Friday, March 7, 2014

Ninth Circuit Holds Extrinsic Facts Triggered Duty to Defend


In its recent decision in Burlington Ins. Co. v. CHWC, Inc., 2014 U.S. App. LEXIS 3941 (9th Cir. Mar. 3, 2014), the United States Court of Appeals for the Ninth Circuit, applying California law, had occasion to consider an insured’s obligation to consider extrinsic facts in determining a duty to defend.

The underlying incident in Burlington involved injuries allegedly suffered by the plaintiff when forcibly removed by bouncers from the insured nightclub, Crazy Horse.  Claimant’s original lawsuit contained a cause of action for assault and battery for the alleged incident, as well as causes of action for negligent hiring and premises liability.  Crazy Horse’s insurer, Burlington, was provided copies of the pleadings as well as police reports concerning the incident.  The initial police reports were consistent with an assault and battery.  A supplemental report, however, indicated that while claimant was being removed from the club, he became defiant and began to resist removal.   One of the witnesses interviewed in the supplemental report stated that during this period of heightened tension, the claimant backed into a stool and fell down and that this is what may have caused his injuries.

Based on these facts, in particular the allegations in the complaint alleging that plaintiff’s injuries resulted solely from an assault and battery, Burlington denied coverage to Crazy Horse pursuant to its policy’s assault and battery exclusion.  Burlington later received summary judgment in its favor from a California federal district court.  The lower court held that due to the assault and battery exclusion, and the allegations in the underlying complaint, “there was never a possibility of coverage.”

On appeal, however, the Ninth Circuit held that the reference in the police report to the claimant falling on a stool raised the possibility that his injuries were not solely the result of an assault and battery.  Citing to the seminal California decision in Gray v. Zurich Ins. Co., 419 P.2d 168, 176 (Cal. 1966) concerning an insurer’s duty to consider extrinsic facts in determining the duty to defend, the court noted that while some aspects of the police reports substantiated an assault and battery, “some of the witness statements provided to Burlington stated that [claimant] was injured when he tried to sit down on a stool, lost his footing, and hit his head on the wall.”  This version of event, explained the court, if truly the cause of claimant’s injuries, would not fall within the assault and battery exclusion. 

Thus, explained the court, notwithstanding the actual allegations in the pleadings, and notwithstanding the witness statements in the police reports suggesting that claimant was injured solely as a result of force applied by the Crazy Horse bouncers, the extrinsic facts at least raised the possibility of coverage, which was sufficient to trigger a duty to defend.  As the court explained:

Although as originally pleaded [claimant’s] negligence claim was predicated on the theory that he had been assaulted, the extrinsic facts available to Burlington revealed the possibility that [claimant] could amend his negligence claim to allege theories of liability that would fall outside the assault-or-battery exclusion. Under well-settled California law, that possibility was enough to trigger Burlington's duty to defend.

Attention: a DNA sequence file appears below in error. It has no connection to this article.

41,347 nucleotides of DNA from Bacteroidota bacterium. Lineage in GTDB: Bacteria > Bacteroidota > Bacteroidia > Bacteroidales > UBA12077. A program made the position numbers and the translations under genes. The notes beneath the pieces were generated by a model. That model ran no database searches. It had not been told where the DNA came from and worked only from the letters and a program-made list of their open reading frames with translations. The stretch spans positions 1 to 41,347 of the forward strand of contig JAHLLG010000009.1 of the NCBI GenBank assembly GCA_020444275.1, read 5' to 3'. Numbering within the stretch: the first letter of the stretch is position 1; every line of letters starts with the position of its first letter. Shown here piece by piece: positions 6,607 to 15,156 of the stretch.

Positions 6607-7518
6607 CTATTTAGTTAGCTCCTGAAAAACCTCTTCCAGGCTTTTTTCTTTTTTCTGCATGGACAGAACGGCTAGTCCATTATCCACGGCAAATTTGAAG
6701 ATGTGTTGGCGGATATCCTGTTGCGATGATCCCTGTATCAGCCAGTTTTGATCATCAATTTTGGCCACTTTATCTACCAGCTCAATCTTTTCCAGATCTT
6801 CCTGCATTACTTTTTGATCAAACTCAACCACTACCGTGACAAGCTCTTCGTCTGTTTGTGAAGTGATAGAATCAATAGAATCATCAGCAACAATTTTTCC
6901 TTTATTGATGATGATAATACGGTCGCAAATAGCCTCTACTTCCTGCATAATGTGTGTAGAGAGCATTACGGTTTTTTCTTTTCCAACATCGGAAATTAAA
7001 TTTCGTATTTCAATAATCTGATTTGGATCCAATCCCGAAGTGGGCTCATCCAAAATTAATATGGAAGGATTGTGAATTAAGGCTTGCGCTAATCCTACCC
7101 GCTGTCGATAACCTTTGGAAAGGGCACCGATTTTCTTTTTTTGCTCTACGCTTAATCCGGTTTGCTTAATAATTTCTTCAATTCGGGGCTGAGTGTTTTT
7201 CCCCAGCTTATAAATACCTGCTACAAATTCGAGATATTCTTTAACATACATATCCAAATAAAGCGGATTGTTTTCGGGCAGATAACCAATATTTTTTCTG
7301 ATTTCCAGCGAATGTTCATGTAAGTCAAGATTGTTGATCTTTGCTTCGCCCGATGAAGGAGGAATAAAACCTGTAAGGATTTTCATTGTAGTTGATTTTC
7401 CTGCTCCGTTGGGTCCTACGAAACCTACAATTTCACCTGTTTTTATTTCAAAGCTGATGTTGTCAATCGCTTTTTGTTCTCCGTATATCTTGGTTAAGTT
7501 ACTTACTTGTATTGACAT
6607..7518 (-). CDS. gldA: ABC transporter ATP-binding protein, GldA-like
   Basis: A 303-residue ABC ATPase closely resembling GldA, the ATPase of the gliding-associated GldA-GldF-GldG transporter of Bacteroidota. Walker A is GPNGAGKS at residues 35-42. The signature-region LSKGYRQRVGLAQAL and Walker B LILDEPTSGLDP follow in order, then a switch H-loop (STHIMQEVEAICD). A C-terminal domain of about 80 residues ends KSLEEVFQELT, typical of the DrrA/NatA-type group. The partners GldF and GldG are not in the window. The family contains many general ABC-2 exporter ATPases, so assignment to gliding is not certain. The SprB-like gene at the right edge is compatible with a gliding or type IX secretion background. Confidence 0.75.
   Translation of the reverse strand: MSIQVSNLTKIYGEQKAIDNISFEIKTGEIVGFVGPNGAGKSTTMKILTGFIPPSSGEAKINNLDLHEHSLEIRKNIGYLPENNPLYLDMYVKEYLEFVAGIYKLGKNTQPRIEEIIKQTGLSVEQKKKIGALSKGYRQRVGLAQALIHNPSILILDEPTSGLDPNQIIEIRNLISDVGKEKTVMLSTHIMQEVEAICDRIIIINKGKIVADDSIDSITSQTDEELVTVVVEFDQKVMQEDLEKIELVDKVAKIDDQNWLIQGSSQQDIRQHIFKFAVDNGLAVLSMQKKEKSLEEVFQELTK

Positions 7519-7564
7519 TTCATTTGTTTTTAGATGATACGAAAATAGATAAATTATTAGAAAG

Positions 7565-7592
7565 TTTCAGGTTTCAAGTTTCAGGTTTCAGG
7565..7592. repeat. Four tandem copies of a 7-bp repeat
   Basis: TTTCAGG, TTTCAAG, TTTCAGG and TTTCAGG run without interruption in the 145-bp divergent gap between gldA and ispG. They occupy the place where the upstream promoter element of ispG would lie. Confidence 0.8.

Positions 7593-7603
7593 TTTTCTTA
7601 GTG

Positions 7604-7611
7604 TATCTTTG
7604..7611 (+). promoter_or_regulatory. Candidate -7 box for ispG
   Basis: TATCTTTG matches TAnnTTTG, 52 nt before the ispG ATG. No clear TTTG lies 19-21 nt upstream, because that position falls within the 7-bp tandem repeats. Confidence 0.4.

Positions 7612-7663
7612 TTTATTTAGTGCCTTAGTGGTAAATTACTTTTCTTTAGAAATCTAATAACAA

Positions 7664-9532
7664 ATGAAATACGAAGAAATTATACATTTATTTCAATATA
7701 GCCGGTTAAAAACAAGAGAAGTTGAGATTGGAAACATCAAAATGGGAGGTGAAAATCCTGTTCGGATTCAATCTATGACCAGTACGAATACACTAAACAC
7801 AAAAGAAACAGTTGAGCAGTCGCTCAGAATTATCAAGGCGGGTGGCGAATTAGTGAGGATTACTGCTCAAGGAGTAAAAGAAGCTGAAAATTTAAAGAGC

7 comments :

  1. If a person becomes aggressive after they have been asked to leave a private business establishment and sustains injuries because of his/her aggressive nature, that person (in my opinion) should be responsible for any injuries sustained, financially and otherwise. If the bouncers ejecting him from the club used excessive force and the injuries were caused by that excessive force, then the claimant may have a shot, but a long shot because even then he/she would have to prove that 1. excessive force was used and 2. those injuries were caused by that excessive force. And even then, he/she was in the wrong for starting the incident anyways so it's really a tough sell.

    ReplyDelete
  2. Thank you for mentioning the differences made to insurance. I have been looking for that information for ages. This site was very helpful.
    http://www.graberins.net/Commercial_Insurance_Everett_WA.html

    ReplyDelete
  3. This is the sort of thing that almost soars over my head. I am trying to better grasp the concepts of the business world and insurance that goes hand in hand with it, it is just hard sometimes. Thank you for the read, it was very informative.
    Cynthia | http://www.1stchoiceinsurance.com/services

    ReplyDelete
  4. Easily and quickly send the application for a free automobile
    insurance
    quotation utilizing our own easy to use internet site. To be a purchaser, you can
    enjoy our own suite connected with customer support varieties almost all from the regional real estate agent.

    ReplyDelete
  5. With the way the world is headed, we can't afford to not have insurance. It amazes me that many people go without it. I've known quite a few people who risk it and end up getting in wrecks and ruin their pocket books.
    Feruccio
    http://www.corpsure.net.au/commercial-insurance/

    ReplyDelete
  6. just sheck these lines !!Just wanted to share my experience here. This is a well strategy for investing the amount as i invest with the dealer
    Private Funds Direct as i am very satisfied with their benefits!

    ReplyDelete
  7. I really enjoyed the article. It proved to be Very helpful to me and I am sure to all the commenters here! It's always nice when you can not only be informed, but also entertained! I'm sure you had fun writing this article.
    auto insurance

    ReplyDelete